Xerjoff Magazine

Architecture Flourishes in the Desert


A photographic book published by Phaidon entitled “Living in the desert” presents a selection of 50 homes designed in deserts around the world by architects, but also by artists

As a Tuareg proverb reminds us: “God created lands full of water so people can live in and God created the desert so people can find their souls.” A recent book published by Phaidon, however, shows that the desert is not only a mysterious and fascinating place, where to spend a few days to meditate on the meanings of life, but also a place where it is possible to live permanently.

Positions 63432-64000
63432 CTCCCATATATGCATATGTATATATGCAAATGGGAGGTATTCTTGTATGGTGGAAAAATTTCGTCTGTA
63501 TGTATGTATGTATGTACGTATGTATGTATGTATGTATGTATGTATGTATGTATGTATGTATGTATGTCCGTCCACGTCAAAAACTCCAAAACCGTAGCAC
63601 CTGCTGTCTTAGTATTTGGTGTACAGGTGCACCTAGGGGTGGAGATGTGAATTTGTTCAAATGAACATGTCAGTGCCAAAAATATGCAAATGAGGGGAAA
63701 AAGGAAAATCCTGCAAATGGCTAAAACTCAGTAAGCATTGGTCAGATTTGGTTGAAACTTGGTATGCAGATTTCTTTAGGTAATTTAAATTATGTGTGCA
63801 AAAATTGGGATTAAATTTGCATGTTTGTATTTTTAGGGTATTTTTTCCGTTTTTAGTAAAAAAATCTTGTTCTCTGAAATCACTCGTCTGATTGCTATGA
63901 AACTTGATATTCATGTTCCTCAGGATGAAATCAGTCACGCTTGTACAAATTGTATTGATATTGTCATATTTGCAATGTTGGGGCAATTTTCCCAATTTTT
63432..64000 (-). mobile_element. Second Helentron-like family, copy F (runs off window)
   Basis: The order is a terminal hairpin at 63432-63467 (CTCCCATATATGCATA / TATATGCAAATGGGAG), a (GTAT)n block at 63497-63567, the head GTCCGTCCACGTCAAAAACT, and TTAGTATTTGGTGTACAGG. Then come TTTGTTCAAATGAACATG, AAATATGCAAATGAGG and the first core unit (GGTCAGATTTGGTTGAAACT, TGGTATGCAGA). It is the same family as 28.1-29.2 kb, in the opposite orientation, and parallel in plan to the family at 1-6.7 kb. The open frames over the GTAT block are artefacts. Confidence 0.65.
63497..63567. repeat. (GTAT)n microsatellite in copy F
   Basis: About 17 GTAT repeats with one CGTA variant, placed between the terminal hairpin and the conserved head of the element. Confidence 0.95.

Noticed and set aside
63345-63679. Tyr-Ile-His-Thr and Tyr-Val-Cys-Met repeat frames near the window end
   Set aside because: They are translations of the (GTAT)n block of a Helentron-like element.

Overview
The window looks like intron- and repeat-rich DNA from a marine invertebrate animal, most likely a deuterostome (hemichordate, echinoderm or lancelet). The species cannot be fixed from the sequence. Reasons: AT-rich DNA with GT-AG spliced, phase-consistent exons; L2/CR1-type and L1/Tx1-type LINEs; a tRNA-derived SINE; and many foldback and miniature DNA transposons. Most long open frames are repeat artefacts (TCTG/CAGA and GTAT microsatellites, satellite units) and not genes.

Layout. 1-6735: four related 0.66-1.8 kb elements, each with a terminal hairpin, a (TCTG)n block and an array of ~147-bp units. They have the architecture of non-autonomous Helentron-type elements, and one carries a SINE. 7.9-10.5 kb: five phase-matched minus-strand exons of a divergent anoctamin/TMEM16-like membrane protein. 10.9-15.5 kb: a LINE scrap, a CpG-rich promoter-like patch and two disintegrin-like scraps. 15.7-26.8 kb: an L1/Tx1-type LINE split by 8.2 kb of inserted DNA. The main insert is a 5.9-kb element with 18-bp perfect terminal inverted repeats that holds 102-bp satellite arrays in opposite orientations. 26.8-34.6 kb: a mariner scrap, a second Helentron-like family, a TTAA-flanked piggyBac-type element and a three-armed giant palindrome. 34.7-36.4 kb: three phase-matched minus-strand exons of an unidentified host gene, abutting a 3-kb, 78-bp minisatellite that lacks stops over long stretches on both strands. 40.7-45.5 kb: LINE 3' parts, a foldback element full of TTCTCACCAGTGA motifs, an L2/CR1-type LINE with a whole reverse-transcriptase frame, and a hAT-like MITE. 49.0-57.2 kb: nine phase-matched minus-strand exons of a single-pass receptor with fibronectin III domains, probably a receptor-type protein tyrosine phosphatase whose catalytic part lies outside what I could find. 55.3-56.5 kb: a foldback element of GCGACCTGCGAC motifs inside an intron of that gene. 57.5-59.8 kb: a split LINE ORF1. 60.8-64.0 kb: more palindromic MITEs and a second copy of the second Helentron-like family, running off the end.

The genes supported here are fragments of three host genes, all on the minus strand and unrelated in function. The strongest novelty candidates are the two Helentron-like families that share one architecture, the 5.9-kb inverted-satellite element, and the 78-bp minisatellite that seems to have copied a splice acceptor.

The volume entitled “Living in the desert” presents a selection of 50 elegant and original homes designed by well-known designers located almost everywhere in the world, from the United States to Europe, and from Asia to Australia. Designing an empty and infinite space is certainly a challenge for every architect; a challenge taken on by various artists thanks to the high degree of freedom it allows. Among these Andrea Zittel, from Joshua Tree in California, creator of the Spartan Wagon Station Encampment (2012), Doug Aitken who built Mirage (2017) in Palm Springs desert, a structure with both internal and external mirrors more similar to an art object rather than a house, furthermore the sculptor and conceptual architect Not Vital who in Aladab, Niger he designed the House to Watch the Sunset (2005), a monochromatic structure characterized by three large steps and a series of small windows from which one can admire the beautiful colours of the sky during sunset.

Above: Black Desert House,  USA Oller & Pejic Architecture, 2013, Yucca Valley, CA, USA. Image credit © Marc Angeles